You’ll need to drive for this walk from Maple Cross, but don’t worry parking is easy.
We took just under two hours to complete the walk. The tour begins at the eastern end of the Chiltern Hills and so you’ll find a few modest hills to climb. The total ascent over 7.5 km is 156 m.
A really nice walk that takes you from the A412 near Maple Cross through farmland and across the M25. There is a a combination of open country and ancient woodland with plenty of ups and downs.
Up to the M25
There is a large lay-by at the start of the walk which I have never known to be full. After parking here, follow the path towards the farm buildings. You maybe lucky and find Creative Juices Brewing Company open. If you prefer a non-alcoholic drink then try The Tea Shack.
On the return you’ll pass by these two refreshment points again when you’ll possibly be thirstier.
Also of interest at the farm is an old barn that is being restored.
From the farm the land rises towards the M25. On the right near the top is a strip of land that has been deliberately cultivated for winter bird feed.
This wide strip of land is designed to provide birds with food and shelter during the winter with a variety of seeds. What a brilliant idea from the local farmer.
In sharp contrast we then encounter the M25. As we walked this route in May 2020 the traffic was very light, but still the noise is constant. However you are soon over this major obstacle and into open countryside. Here the path takes you across an open field and downwards to Bottom Wood.
Bottom Wood and beyond
Bottom Wood, which apparently was once called No Dragon Wood, is a quiet oasis close to the bustling noise of the M25. The wood has a diverse selection of trees, including apple, beech, cherry and conifers. You may come across tawny owls, red kites or dormice who all inhabit the 35 acre site.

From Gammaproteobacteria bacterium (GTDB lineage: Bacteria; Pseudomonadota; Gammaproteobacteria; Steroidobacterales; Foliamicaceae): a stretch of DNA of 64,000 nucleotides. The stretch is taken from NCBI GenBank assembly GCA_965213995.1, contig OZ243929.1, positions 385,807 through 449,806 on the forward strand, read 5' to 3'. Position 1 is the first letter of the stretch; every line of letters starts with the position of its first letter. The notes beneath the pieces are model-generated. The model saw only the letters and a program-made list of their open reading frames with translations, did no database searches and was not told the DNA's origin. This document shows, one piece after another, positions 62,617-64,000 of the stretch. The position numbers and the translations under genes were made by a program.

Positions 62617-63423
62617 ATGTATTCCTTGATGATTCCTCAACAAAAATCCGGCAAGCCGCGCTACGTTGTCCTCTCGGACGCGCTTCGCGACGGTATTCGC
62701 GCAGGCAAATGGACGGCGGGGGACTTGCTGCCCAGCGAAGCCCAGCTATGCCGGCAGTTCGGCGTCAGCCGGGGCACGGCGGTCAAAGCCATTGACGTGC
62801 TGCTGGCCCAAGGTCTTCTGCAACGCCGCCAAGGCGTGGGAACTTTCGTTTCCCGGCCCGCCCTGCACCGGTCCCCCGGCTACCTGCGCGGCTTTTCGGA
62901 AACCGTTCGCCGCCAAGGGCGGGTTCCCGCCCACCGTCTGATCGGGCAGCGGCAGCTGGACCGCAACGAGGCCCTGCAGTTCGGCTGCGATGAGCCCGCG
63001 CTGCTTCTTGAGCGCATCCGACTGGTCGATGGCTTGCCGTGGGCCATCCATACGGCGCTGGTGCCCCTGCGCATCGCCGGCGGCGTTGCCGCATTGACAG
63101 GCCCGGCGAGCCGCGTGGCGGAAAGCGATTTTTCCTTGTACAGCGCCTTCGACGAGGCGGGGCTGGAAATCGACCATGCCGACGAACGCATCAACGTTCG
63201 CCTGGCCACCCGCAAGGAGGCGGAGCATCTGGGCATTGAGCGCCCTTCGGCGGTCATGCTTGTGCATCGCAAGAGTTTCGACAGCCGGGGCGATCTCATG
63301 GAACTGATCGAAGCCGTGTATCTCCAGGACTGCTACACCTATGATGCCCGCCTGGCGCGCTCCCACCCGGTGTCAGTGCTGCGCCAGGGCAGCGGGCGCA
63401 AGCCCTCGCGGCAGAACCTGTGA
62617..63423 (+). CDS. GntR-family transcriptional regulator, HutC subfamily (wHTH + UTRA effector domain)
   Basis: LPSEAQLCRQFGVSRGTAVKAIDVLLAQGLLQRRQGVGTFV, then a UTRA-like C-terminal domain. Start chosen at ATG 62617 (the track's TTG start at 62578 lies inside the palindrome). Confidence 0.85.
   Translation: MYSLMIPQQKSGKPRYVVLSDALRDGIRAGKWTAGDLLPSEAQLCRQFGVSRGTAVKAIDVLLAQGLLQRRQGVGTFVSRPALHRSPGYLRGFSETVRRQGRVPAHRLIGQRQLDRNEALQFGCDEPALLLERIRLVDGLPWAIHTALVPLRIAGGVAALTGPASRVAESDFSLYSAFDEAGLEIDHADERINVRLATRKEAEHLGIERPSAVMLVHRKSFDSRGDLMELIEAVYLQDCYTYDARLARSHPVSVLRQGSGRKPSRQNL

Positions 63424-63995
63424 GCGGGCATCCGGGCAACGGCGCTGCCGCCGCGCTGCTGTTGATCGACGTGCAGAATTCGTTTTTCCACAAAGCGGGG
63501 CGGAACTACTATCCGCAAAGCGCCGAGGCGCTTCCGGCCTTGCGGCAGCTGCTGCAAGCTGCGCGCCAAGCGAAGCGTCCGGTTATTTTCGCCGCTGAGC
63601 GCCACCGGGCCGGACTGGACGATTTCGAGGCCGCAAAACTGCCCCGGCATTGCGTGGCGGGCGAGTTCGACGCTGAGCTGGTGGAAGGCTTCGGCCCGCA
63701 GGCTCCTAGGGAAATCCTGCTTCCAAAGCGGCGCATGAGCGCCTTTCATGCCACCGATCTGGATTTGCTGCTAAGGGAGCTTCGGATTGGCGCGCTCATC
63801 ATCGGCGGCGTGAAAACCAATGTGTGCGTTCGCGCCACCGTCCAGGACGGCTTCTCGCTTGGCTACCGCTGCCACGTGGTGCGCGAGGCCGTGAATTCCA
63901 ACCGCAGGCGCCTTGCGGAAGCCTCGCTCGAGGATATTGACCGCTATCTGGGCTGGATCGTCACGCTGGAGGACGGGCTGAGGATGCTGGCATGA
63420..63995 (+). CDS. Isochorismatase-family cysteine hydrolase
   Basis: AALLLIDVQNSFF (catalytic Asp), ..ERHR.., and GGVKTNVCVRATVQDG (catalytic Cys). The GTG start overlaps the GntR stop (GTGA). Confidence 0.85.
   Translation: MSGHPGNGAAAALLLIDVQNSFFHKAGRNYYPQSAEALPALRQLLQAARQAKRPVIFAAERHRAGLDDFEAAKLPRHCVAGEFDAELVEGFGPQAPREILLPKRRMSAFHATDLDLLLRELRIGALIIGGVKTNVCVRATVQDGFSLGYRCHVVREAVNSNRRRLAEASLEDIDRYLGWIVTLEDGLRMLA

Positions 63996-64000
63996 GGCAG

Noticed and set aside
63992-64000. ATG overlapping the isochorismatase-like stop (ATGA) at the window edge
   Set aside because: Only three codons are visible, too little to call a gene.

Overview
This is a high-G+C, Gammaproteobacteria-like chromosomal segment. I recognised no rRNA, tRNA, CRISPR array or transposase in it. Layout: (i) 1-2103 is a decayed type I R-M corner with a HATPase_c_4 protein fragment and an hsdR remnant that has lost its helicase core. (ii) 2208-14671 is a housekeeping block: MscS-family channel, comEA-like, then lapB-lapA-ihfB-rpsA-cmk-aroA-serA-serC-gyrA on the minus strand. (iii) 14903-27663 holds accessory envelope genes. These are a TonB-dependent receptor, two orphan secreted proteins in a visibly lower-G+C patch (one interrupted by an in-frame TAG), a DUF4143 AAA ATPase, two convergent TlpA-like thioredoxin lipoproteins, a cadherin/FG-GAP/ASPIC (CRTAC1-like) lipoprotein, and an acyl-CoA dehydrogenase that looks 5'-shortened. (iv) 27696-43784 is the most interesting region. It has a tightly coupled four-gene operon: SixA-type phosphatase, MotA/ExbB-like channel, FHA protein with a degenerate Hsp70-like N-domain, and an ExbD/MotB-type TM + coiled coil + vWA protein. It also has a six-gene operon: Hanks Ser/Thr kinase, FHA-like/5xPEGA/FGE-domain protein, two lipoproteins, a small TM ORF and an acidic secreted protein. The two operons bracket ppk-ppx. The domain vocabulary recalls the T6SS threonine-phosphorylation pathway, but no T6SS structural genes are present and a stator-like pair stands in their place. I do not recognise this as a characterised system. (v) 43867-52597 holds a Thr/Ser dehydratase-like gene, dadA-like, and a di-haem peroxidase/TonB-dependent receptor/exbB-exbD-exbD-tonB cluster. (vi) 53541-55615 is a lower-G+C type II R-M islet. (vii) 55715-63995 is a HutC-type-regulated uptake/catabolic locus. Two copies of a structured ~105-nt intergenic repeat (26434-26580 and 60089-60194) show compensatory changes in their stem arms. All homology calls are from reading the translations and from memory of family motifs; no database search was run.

Exit the woods and follow the path across country. You’ll then arrive at a series of lanes.
Old Shire Lane is the most important of these lanes and was part of the boundary between Mercia and Wessex. This makes the lane over 1000 years old. It is now part of the boundary between Hertfordshire and Buckinghamshire.
The route now takes a right turn and runs parallel to Heronsgate, which itself has an interesting history. Herringsgate Farm was bought by a Chartist in 1845 called Feargus O’Connor and he built 35 homes on the site. The rents were subsidised and families were resettled from the north of England to farm the land. The idea behind the scheme was that the tenants should become self-sufficient. Unfortunately the factory workers and miners who took up the offer knew nothing about farming and the project failed.
The estate now has conservation status. O’Connor was teetotal and alcohol was banned. A pub was opened just outside the boundary called the Land of Liberty Peace and Plenty. If you are keen on craft beers it is well worth a visit.
With Heronsgate past you cross back across the M25 and return down hill back to the farm and car park.
What to do now
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